It was launched because the British had Rommel on the run and had his armies retreating in fourth gear westwards in complete disarray after the Battle of El Alamein.

    The invasion wasn’t solely American, either, so it was a combined decision that was aimed at capitalising on the Eighth Army’s defeat of the Afrika Korps and the Italians and couldn’t have been made by FDR alone by turning to the generals. At that stage of the war, the US weren’t making any of the decisions except in terms of logistics as they were depending on the British experience of fighting the Germans and hoping to learn from it without having to be “experience learners” like their cousins across the ditch.

    It aimed to push at the Nazis from both directions with the hope of encircling them (which it did … it was a worse defeat than Stalingrad in terms of German and Italian priosners and the destruction of a Nazi army) and had as part of its aim the diversion of German resources from the Eastern front.

    Is there any more rubbish anyone would like to throw in so that we can dissect it rationally and truthfully accoprding to all the accepted views of historians in the US and elsewhere?

  • STM

    They are also smart enough to realise that if the US-led military coalition pulls out, they are doomed to suffer the same kind of madness. One of the things they always tell people is that they don’t want the western troops to leave, even if they sometimes feel like they’re being occupied rather than freed. But they DO live in fear of the alternative.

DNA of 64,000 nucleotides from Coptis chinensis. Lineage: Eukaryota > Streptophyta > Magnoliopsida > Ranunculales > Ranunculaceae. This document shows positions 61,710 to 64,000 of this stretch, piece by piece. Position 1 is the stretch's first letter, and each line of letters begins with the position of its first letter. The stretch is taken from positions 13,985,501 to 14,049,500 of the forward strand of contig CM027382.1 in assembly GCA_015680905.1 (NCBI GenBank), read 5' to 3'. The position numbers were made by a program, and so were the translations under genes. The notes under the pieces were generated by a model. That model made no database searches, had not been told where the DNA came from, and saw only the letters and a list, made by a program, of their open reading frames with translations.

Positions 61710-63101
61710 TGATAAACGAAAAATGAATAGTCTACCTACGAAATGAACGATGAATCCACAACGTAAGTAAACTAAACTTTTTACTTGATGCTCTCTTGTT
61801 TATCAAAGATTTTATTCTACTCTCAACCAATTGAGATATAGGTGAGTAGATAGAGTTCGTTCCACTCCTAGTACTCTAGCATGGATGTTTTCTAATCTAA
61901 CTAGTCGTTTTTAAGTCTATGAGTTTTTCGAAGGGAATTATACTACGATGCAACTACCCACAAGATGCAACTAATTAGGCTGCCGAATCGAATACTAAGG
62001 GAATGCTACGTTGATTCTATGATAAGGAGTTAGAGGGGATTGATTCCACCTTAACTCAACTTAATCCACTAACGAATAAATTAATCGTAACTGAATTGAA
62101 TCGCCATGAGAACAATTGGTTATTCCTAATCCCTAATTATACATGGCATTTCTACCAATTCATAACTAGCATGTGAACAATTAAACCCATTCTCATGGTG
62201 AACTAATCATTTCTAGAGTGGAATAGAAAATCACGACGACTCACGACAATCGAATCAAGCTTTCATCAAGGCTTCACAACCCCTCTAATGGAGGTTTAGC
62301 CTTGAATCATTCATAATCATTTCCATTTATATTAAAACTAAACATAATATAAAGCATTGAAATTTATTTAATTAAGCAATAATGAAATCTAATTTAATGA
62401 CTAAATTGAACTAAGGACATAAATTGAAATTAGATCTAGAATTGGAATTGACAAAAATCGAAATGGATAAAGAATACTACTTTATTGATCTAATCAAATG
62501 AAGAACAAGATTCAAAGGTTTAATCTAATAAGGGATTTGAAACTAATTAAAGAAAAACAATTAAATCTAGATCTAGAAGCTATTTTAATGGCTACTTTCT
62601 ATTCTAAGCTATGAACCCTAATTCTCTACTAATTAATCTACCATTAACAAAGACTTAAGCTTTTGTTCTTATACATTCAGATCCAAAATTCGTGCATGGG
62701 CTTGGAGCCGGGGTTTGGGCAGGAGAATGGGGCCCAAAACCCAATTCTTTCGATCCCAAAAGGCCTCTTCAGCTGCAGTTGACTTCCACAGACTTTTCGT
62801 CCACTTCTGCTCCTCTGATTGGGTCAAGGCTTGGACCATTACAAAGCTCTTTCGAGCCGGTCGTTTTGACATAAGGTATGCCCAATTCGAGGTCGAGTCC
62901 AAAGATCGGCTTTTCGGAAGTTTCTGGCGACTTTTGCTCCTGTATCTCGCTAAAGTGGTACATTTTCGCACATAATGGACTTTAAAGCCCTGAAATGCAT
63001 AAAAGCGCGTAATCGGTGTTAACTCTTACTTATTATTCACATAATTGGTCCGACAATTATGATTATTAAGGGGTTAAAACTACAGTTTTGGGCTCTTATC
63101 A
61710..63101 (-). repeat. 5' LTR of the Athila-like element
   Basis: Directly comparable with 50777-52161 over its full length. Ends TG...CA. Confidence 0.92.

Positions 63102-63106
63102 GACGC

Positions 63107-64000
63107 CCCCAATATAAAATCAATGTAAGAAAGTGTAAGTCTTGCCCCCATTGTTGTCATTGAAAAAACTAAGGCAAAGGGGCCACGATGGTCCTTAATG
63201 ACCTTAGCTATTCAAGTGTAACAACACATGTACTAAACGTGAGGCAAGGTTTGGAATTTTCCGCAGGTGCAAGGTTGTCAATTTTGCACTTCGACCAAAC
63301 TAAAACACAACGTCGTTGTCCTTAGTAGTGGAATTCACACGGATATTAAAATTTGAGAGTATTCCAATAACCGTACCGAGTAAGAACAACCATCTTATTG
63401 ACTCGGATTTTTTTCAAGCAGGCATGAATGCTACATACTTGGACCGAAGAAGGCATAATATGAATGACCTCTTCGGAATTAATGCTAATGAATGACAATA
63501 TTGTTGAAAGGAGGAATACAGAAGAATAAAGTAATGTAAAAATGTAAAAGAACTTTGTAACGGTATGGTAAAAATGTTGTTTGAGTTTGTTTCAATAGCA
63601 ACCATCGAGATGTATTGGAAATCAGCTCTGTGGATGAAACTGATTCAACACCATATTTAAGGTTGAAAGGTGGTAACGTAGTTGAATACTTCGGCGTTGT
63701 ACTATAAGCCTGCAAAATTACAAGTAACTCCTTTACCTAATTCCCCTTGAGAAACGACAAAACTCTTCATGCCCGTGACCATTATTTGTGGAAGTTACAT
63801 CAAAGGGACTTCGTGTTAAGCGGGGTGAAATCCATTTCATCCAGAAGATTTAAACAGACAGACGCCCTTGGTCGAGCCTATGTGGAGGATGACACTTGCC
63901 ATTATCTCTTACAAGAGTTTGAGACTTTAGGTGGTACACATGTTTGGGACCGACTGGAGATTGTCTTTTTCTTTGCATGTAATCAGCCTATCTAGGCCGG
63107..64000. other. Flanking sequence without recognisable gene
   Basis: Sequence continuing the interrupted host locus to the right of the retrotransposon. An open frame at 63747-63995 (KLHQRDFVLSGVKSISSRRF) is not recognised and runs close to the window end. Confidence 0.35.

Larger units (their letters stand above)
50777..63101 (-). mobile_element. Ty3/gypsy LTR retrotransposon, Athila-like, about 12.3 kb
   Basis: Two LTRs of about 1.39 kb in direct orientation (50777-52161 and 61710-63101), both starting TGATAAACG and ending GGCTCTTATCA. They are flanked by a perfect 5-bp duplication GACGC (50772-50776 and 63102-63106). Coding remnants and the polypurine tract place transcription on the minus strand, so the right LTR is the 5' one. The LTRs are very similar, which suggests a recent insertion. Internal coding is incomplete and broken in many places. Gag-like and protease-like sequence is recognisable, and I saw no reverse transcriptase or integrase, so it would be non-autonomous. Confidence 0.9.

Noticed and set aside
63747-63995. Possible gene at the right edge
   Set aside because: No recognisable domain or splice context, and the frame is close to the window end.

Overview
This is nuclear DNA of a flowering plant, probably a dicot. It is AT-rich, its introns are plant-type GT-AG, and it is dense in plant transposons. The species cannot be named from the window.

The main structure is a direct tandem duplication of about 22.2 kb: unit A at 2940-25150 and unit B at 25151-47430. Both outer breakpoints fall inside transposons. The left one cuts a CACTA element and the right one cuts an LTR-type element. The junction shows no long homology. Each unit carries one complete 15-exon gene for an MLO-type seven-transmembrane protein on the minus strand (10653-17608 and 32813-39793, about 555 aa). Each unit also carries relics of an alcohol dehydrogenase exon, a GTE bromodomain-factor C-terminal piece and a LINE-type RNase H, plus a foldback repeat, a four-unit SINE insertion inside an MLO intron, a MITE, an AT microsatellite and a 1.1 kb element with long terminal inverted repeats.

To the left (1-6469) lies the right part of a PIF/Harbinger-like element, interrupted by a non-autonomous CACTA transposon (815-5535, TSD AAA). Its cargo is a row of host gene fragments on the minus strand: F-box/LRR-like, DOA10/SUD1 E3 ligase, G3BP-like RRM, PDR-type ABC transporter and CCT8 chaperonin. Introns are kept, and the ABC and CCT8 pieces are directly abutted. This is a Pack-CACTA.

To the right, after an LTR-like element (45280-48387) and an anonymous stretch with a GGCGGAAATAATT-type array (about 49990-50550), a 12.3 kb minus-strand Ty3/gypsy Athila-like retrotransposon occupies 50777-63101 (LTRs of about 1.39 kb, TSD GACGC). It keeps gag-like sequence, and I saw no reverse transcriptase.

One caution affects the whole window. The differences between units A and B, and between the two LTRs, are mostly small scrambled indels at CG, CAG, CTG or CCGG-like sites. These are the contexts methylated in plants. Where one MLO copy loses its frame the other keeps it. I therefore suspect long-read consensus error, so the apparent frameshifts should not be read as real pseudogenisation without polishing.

• STM

    Also Rog, I lived in Baghdad as a boy. I can tell you the vast majority of Iraqis welcomed the US invasion of Iraq as a liberation, because Saddam Hussein’s alternative was unbearable for them. He turned Iraq into a middle-eastern version of a Stalinist state and introduced the kind of totalitarian regime that even worried other Ba’athists in the region.

    I lived there as a kid and lived through a coup attempt. This is nothing new for Iraq, but it was new for them to have people “liberating” them who weren’t going to make things worse in terms of the kinds of freedoms they would have.

    The Baathists in Iraq could be particularly nasty. A driver who sometimes worked for my father was kidnapped from his house in the middle of the night, bashed senseless with knuckle dusters and then left to die in an alleyway not far from where we lived. Saddam was among the gangs of Baathist thugs who used to prowl the city at night in cars doing the dirty work of the party. Our friend’s crime: the best we can deduce is that he didn’t support their aims, as they’d come to power in coalition with a pro-western regime in the 1960s that soon worked out how bad they were and got rid of them. For that, they took his life, and left a young family without a husband and father.

    As for 2003, it was what happened after the invasion that got America offside in Iraq with the locals, not the invasion itself. Abu Ghraib was about the time it really started to go pear-shaped, although it was shaping up as a mess from day one of the start of “the peace” … for lots of reasons that would take too much space to detail here.